Bempedoic acid is associated with a decrease in nonfatal myocardial infarction (MI) among patients with hyperlipidemia, but it has no significant effect on stroke and all-cause mortality, researchers reported in the European Heart Journal–Cardiovascular Pharmacotherapy.
The findings are based on a systematic review and meta-analysis of randomized clinical trials of bempedoic acid. A systematic search was conducted in the PubMed, Web of Science, and Embase databases through March 20, 2023. Eligible trials were published in English and compared bempedoic acid at an initial dose of 180 mg daily with placebo in patients who had an indication for low-density lipoprotein cholesterol (LDL-C)-lowering therapy.
The primary endpoint was 3-point major adverse cardiovascular events (MACE) that included cardiovascular death, nonfatal MI, or nonfatal stroke. The analysis included 10 manuscripts with 18,200 patients (9765 receiving bempedoic acid and 8435 receiving placebo).
For the analysis of MACE, 5 studies were included. A significant difference was observed between bempedoic acid (n=669) and placebo (n=720; odds ratio [OR], 0.84; 95% CI, 0.76-0.96; P <.001). No significant amount of heterogeneity was found (Chi2 =3.90, P =.42, Tau2 =0.00, I2 =0%).
All-cause death analysis included 3 studies. No significant difference was observed between bempedoic acid (n=453) and placebo (n=424; OR, 1.19; 95% CI, 0.73-1.93; P =.49), and no significant amount of heterogeneity occurred in the true outcomes (Chi2 =2.45, P =.29, Tau2 =0.07; I2 =18%).
For myocardial infarction, 5 studies were included in the analysis. A significant difference was observed between bempedoic acid (n=290) and placebo (n=359; OR, 0.75; 95% CI, 0.64-0.88; P <.001). No significant amount of heterogeneity was observed (Chi2 =2.82, P =.59, Tau2 =0.00, I2 =0%). In meta-regression analysis, the mean LDL change was not a significant predictor for future outcomes (P >.05).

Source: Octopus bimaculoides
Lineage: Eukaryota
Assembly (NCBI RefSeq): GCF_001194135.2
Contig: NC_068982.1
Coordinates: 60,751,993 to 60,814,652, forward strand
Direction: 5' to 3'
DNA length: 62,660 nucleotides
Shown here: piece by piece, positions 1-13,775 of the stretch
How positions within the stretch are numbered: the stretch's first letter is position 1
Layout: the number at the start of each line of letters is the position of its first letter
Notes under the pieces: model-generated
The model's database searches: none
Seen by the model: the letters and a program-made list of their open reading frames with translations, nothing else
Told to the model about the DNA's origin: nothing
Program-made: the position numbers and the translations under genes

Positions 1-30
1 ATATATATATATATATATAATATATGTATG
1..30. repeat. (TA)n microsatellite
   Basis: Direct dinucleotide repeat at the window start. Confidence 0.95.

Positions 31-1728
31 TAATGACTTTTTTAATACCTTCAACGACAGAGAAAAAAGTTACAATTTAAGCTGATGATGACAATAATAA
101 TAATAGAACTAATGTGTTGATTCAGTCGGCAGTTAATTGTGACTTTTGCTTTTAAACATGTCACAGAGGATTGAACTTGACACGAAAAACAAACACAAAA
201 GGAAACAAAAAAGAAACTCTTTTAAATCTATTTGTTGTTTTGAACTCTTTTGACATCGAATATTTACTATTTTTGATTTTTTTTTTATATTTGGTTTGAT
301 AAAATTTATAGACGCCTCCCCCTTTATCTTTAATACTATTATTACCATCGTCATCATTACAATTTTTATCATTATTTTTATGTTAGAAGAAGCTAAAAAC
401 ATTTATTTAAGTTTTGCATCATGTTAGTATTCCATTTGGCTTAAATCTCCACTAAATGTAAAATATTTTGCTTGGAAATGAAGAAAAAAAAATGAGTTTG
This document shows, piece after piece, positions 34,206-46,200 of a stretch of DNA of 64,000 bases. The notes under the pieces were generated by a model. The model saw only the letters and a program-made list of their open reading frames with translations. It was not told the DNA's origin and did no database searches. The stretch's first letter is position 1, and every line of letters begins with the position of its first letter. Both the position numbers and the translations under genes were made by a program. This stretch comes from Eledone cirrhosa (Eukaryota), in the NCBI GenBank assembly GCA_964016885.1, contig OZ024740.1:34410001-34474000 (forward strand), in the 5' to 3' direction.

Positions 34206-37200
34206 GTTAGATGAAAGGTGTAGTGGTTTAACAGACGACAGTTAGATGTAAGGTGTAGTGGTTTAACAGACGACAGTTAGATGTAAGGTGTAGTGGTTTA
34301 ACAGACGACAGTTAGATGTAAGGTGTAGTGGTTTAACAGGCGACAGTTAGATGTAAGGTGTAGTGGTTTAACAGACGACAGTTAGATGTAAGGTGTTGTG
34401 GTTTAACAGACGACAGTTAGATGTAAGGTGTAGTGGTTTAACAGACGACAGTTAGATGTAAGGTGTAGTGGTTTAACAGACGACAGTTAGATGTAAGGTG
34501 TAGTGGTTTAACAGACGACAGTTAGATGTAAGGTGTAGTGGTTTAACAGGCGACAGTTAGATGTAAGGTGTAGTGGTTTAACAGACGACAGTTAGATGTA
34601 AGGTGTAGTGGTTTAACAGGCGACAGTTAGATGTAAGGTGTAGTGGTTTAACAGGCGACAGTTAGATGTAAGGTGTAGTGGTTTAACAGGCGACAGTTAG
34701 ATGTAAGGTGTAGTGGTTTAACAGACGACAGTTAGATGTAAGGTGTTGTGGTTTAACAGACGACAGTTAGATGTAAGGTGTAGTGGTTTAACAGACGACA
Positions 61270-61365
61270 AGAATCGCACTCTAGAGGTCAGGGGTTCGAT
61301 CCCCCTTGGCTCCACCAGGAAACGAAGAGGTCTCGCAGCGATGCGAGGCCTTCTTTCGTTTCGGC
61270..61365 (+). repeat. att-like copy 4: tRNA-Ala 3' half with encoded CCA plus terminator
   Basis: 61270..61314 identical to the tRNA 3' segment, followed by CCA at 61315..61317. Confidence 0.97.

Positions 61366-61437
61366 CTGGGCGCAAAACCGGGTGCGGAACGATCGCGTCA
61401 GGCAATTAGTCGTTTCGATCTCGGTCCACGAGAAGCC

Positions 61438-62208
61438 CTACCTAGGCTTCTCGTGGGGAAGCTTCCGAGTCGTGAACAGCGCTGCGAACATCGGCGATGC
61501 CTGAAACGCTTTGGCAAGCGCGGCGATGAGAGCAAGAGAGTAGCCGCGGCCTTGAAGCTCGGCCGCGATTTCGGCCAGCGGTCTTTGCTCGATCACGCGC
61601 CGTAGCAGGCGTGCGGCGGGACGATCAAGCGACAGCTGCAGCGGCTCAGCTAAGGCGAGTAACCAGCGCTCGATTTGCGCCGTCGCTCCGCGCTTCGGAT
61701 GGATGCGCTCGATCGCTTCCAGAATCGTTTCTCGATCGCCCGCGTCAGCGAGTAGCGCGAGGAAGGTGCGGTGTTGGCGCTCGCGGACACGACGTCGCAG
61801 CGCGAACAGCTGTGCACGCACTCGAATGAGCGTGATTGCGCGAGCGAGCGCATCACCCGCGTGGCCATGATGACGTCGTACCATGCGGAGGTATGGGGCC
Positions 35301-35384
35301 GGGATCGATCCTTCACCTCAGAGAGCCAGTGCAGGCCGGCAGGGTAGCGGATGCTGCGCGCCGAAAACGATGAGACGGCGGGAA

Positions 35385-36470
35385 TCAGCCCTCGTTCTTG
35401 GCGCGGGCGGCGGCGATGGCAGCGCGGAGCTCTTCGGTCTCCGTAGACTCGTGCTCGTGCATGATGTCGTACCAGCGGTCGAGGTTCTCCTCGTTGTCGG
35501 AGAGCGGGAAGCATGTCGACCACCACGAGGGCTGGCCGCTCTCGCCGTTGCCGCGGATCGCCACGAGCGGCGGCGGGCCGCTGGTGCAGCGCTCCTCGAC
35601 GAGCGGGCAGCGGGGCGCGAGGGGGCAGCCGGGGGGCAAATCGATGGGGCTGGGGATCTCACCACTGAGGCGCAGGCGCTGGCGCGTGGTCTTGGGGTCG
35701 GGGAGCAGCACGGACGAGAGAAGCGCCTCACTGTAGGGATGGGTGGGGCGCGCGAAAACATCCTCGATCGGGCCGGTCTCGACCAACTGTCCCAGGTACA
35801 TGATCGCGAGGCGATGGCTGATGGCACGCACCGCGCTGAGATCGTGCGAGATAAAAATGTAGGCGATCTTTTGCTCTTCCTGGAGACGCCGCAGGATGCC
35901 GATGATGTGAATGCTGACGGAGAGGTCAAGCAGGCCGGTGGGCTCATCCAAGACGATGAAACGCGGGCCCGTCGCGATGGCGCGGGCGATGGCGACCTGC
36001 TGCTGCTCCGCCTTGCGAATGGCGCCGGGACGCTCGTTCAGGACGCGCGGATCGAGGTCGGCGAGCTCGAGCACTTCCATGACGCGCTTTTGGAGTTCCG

The analysis of stroke included 4 studies, and no significant difference was found between bempedoic acid (n=146) and placebo (n=162; OR, 0.86; 95% CI, 0.69-1.08; P =.20). No significant amount of heterogeneity was observed in the outcomes (Chi2=0.67, P =.88, Tau2 =0.00, I2 =0%).
Bempedoic acid was associated with an 11% increased relative rate of treatment discontinuation vs controls (OR, 1.11; 95% CI, 1.01-1.23; P =.03; I2 =0%). Bempedoic acid had a significant association with increased rates of elevated liver enzymes, hyperuricemia, renal impairment, and gout (all P <.05).
Among several limitations, the analysis included results from trials that had variations in treatment duration, enrollment criteria, and lipid-modifying background therapy. In addition, the effect of bempedoic acid at the patient level was not evaluated.
“As bempedoic acid did not reduce mortality, it should primarily be prescribed in patients with a true contraindication to statins or those who do not reach treatment goals on otherwise optimal lipid-modifying therapy,” the study authors wrote.
Mutschlechner D, Tscharre M, Huber K, Gremmel T. Cardiovascular events in patients treated with bempedoic acid versus placebo: systematic review and meta-analysis. Eur Heart J Cardiovasc Pharmacother. Published online July 18, 2023. doi: 10.1093/ehjcvp/pvad052